Doctor insights on:
Yes and No: Certain genetic conditions may predispose someone to malignant melanoma. But there are certainly things that can be done to boost one's immune system to fight cancers. And those with irregular moles should be seen at least yearly by their doctor or dermatologist to remove suspicious moles. Therefore, preventing a metastatic process. ...Read moreSee 2 more doctor answers
Diagnoged with cutaneous tcell lymphoma nhl.Treated with eletron beam.Interferon, gemcitabine, anthracycline, etoposide, procarbazine.Nodules over body .?
Genetic component?: There could be genetic component to a squamous cell cancer, although the exact implications on treatment aren't known. Obviously if there is a strong family history of cancers, or if it strikes someone who is young and/or a non smoker/drinker i would suspect a strong genetic contribution. Without more details, it is hard to say with any certainty. ...Read moreSee 1 more doctor answer
A little bit: Yes, but not a great deal. The good news is that surveillance for any skin cancer is the same. Examine your own skin regularly, and keep your scheduled appointments with your doctor or dermatologist. Notify them if you see any lesions which are concerning for skin cancer. Best wishes! ...Read moreSee 2 more doctor answers
Aggressive cancer: Melanoma develops from melanocytes cells of the lower layers in the skin. These cells produce pigments and the color of skin. When they form into cancer it can grow radially and deeply which can be dangerous as it can subsequently spread to other areas of the body. There are genetic predispositions as well as ultraviolet radiation exposure and sunburns are risk factors. ...Read moreSee 4 more doctor answers
Yes, for Stage 4: Nexavar, or sorafenib, is used to treat advanced, unresectable hepatocellular carcinoma. It is also used to treat patients with advanced kidney cancer. This drug is a multikinase inhibitor and works by decreasing tumor growth and replication, by inhibiting the formation of blood vessels that tumors rely on to get nourishment. This is not a curative treatment, prolonging survival on average 7 mo. ...Read more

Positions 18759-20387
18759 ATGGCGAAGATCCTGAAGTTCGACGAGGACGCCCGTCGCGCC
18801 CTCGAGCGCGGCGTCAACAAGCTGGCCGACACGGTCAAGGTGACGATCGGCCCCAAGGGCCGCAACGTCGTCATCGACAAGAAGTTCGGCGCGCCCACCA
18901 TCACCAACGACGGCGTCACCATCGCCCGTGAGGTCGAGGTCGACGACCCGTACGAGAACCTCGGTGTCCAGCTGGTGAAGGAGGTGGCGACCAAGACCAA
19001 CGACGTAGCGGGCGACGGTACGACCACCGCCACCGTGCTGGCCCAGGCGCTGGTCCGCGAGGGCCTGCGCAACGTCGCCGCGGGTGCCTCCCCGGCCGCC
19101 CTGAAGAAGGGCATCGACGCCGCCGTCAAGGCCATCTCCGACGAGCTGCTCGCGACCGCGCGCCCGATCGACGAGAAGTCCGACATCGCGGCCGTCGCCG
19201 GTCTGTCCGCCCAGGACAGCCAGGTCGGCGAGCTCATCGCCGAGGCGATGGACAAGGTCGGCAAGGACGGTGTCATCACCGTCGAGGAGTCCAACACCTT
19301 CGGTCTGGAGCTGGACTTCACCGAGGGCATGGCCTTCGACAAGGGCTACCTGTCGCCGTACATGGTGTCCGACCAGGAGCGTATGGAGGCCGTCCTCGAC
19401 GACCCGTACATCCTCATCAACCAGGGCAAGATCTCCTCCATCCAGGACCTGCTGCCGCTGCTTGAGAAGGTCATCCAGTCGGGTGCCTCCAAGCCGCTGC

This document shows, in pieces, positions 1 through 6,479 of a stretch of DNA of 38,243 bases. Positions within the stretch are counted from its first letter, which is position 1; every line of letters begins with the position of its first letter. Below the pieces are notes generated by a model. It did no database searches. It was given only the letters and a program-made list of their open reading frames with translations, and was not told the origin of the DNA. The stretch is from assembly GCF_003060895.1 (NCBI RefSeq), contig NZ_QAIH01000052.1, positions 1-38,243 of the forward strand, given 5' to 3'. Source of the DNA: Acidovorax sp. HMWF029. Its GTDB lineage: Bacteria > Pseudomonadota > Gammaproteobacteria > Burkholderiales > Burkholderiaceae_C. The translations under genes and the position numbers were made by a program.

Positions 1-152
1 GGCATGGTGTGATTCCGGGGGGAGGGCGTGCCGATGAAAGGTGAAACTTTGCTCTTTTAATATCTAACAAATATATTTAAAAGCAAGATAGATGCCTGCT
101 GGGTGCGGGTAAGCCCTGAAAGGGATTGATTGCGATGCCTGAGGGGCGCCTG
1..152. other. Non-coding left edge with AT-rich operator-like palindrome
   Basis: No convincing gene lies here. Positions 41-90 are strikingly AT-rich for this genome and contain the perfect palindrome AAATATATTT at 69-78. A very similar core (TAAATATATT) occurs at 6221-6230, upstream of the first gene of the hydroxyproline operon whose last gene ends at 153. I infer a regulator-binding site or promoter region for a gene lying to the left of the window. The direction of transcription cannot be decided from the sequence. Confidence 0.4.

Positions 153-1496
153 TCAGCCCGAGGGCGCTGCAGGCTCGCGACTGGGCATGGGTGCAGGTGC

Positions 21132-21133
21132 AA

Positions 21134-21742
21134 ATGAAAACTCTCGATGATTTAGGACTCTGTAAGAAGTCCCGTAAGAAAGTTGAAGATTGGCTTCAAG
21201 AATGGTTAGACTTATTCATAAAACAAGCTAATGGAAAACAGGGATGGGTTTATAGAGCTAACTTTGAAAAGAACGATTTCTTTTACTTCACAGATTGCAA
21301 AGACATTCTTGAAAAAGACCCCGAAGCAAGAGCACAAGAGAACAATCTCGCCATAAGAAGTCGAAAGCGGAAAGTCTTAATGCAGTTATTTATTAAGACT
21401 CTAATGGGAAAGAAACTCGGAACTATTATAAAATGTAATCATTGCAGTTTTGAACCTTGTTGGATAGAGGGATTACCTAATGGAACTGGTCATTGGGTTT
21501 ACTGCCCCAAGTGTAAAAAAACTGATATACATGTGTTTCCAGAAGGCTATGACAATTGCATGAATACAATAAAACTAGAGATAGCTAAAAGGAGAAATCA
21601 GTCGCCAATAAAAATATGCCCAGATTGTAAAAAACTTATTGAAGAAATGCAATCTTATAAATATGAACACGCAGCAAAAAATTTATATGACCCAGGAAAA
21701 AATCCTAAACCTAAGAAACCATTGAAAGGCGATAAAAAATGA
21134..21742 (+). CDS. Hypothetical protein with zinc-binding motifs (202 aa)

Hepatocellular carcinoma.All spleen and partial liver resection.Later,secondary systemic cancer metastasis.any targeted therapy or immunotherapy?
Yes, for both: Hepatocellular Carcinoma is commonly treated with Sorafenib which is a type of targeted therapy. This is a good choice of treatment in case you have not yet received this drug. Immunotherapy using PD-1 inhibitors has also shown some modest evidence of benefit although it is not yet FDA approved for this indication. Ask your oncologist to guide your treatment further. ...Read more
Stage 2B IDC breast cancer, her2+/ER/PR+Neoadjuvant taxol, (paclitaxel)A/C,lumpectomy,rads, lymphovascular invasion. What does this mean for prognosis & follow up?
Prognosis fair: Stage IIb breast cancer is usually palpable at 2-5 cm. and at time of procedure to remove lesion, sentinel nodes are + suggesting axillary dissection and reason for neoadjuvant therapy. Lymphovascular invasion increases chance for recurrence. With Her2+ Herceptin (trastuzumab) with chemo should be used and PET/CAT needed to assure met foci not missed in distal organs. Carful follow up needed. ...Read more
Taxonomy of: Malignancy used to derive from embyonal cells of origin. All ectoderm and endoderm linings were cancers, and tended to spread to nodes. All mesodermal origin tissues were sarcomas, and tended to bllod borne mets. Bone marrow and lymphatics were mesodermally derives, andformerly were called "lymphosarcoma". Frankly, historical interset only, not helpful. Burkitt is linked to ebstein barr virus. ...Read moreSee 3 more doctor answers